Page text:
Thursday, July 03, 2008

Material Culture

Regular readers know I'm a great fan of thrift shops. One particular store in my area holds a singular fascination for me: The Diggers Outlet, run by St. Vincent de Paul Society. Diggers Outlet is the last-chance store for merchandise that has run through the other thrift shops. Most goods are sold by the pound with only the most cursory sorting: clothes in giant boxes, household items of every type in another section, etc. Diggers Outlet is where you see first-hand the cast off material culture of modern American society: the clothing fads, the electronics that were cutting edge and now are obsolete, the particle board furniture that self-destructs after 5-10 years of regular use, the must-have kitchen gadgets of yesterday, and so on. A trip to Diggers Outlet jars me into thinking about how short our collective attention span really is.

I'm a textile nut. If you read this blog, you probably already know that. For most of human history, textile production has been slow and labor-intensive. Spinning was done on drop spindles and later, by hand on spinning wheels. The Industrial Revolution started the change that continues rippling today: toward higher efficiency in production, cheaper goods, viewing laborers as part of the machinery, toward ever-changing cycles of fashion and the disposable culture they foster. I'm not a rosy romantic about life in the years before the mid-18th century. I know that life was often nasty, brutish, and short, to borrow a phrase. But it was, by and large, more sustainable than the life we now live.

Textile production used to be so labor intensive that textiles had to be preserved and used up. Only the very wealthy could afford to have several sets of clothes. If you have ever made a garment, from fiber to fabric to finished object, either with knitting or weaving, you know how you feel about the resulting item: it's a treasure! If one use doesn't work out, you find a way to reuse it in another that does: unravel the sweater and reknit the yarn into something new or give it to a person it will fit, or something. Handmade fabric from handmade yarn is not something you want to discard easily.

Mass-produced fabric is so cheap that we generate tons (TONS!) of excess textiles in our society. Unbelievable excess. We shop for and replace clothes with little thought. Some items find their way into the landfills, though they are perfectly usable. Many get donated to charities for resale or distribution to the needy. While searching for images of baled clothing, I found this article.

In particular, I was struck by this quote:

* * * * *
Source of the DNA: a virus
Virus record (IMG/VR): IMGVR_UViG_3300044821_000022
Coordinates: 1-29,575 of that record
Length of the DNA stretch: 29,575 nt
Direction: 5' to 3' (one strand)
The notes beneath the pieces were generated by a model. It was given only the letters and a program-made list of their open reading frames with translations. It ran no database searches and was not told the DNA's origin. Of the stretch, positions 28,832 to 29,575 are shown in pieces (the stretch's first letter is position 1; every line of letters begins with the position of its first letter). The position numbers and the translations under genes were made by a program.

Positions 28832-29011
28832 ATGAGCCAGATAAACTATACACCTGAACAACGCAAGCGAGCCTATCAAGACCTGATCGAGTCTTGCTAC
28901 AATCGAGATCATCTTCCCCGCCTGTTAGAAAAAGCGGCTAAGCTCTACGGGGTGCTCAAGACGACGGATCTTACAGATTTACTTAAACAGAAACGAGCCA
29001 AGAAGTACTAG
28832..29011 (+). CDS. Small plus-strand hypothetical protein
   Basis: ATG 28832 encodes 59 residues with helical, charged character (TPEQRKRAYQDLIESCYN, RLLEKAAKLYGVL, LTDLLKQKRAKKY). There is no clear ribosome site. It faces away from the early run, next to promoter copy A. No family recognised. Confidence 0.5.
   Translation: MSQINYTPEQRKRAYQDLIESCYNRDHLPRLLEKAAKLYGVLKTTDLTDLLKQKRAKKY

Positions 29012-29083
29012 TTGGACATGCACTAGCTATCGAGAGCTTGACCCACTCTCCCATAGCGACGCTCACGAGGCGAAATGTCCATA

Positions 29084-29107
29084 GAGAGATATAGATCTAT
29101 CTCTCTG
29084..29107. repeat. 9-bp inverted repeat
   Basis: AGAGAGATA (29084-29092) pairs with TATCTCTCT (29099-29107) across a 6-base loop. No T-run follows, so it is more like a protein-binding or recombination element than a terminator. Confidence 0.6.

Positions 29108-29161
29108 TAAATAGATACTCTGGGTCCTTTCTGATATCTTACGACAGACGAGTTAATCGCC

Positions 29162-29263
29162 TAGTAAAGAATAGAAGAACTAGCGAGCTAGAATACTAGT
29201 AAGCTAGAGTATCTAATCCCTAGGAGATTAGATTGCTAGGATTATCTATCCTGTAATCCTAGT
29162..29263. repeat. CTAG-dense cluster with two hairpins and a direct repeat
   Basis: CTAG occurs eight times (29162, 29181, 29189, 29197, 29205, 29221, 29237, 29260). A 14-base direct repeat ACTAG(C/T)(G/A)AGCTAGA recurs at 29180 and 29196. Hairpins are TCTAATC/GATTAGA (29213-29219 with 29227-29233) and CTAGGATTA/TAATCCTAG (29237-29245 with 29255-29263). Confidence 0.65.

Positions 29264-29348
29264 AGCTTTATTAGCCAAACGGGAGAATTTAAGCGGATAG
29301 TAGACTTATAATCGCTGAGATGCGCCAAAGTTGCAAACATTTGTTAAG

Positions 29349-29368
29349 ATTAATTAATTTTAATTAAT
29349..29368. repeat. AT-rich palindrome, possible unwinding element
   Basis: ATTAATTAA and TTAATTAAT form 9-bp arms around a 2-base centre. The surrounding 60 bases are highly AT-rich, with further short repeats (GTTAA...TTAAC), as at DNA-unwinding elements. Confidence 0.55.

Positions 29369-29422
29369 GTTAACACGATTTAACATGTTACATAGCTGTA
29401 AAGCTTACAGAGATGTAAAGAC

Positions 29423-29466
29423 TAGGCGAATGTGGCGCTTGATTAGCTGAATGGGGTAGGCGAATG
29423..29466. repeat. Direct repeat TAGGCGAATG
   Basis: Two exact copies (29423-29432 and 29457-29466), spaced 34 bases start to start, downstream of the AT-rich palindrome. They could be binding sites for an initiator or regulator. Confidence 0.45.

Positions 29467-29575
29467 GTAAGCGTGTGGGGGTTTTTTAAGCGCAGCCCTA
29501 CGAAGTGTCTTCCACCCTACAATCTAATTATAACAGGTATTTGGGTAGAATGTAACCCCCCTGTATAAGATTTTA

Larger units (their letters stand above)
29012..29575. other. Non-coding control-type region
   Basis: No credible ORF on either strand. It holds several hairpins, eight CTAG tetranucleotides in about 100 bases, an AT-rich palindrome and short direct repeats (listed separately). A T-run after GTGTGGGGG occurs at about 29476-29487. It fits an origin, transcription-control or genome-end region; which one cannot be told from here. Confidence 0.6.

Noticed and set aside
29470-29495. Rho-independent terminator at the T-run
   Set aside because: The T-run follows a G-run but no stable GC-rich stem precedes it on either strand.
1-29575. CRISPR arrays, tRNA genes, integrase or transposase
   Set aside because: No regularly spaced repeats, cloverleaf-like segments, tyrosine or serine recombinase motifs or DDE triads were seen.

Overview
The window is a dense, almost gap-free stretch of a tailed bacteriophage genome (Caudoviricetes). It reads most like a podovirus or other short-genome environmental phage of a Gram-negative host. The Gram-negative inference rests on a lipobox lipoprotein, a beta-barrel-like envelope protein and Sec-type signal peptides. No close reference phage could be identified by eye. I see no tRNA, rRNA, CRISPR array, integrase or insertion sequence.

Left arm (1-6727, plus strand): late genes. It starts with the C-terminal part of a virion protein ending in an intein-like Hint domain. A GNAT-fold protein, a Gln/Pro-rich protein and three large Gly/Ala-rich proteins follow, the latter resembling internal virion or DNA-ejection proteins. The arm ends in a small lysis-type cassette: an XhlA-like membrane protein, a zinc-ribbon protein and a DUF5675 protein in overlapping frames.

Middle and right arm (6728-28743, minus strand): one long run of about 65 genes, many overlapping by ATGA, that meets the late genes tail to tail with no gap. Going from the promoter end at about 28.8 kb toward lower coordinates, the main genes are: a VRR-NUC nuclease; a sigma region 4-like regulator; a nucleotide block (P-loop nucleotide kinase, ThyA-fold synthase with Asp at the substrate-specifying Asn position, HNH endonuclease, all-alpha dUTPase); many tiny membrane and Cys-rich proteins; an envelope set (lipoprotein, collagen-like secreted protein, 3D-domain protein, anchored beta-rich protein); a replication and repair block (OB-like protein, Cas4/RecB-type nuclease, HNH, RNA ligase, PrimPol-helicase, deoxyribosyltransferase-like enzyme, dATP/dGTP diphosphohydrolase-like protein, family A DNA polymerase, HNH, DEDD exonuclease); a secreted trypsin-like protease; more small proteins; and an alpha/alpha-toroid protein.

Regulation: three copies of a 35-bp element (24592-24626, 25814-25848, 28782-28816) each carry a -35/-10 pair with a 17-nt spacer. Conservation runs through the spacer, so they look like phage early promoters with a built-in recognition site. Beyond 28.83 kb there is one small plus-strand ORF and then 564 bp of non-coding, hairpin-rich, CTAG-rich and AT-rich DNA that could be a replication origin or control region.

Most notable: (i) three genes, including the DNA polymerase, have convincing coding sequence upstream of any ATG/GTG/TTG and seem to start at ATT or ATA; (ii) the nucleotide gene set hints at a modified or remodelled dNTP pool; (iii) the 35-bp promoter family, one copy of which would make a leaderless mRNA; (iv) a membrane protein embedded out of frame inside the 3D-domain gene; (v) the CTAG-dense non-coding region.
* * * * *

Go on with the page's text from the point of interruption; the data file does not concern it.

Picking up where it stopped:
The need to minimise all waste is more apparent when you consider that :

More than 80% of materials are consumed and waste generated by less than 20% of the world's population.

The growth in the world's population and the spread of wealth is rapidly exacerbating the problem.

In order to sustain human life under the present system, global environmental efficiency will have to increase by as much as 50 times.

The whole concept of product life cycle, design, fashion and the responsibility for re-use have to be reassessed. A culture built on the idea of wastage needs to be dismantled and a new way introduced.

Further search led me to another eye-opening article.

What if we all tried to stop thinking like Consumers and redefined ourselves in other terms? What if all our textiles were produced in ways that did not exploit the laborers or the planet? And what if we all recognized that the cost of a basic outfit would be higher, but our expectations about our clothes would be different? We would spend more, but spend more wisely. We would seek quality. We would reuse and re-purpose our textiles. We would choose clothes that wouldn't look dated next year at this time; clothes constructed with future alterations in mind; clothes from quality fabrics that stand up to hard use.

I wonder what our society will look like in 10 years. Or 30. Will we be buried in the excesses of the Industrial Age? Or will we learn to live as though our resources matter?

Note: image found on Buffalo Export website.


Anonymous said...

Well said.

Marcy said...

Interesting. I was just thinking today about all the clothes that used to get used in the paper business that doesn't anymore. Remember A Tree Grows in Brooklyn. You had to gather up those rags, ie old clothes, and sell them to the junk dealers who sold them on. The paper lasted longer. The clothes had a life after death.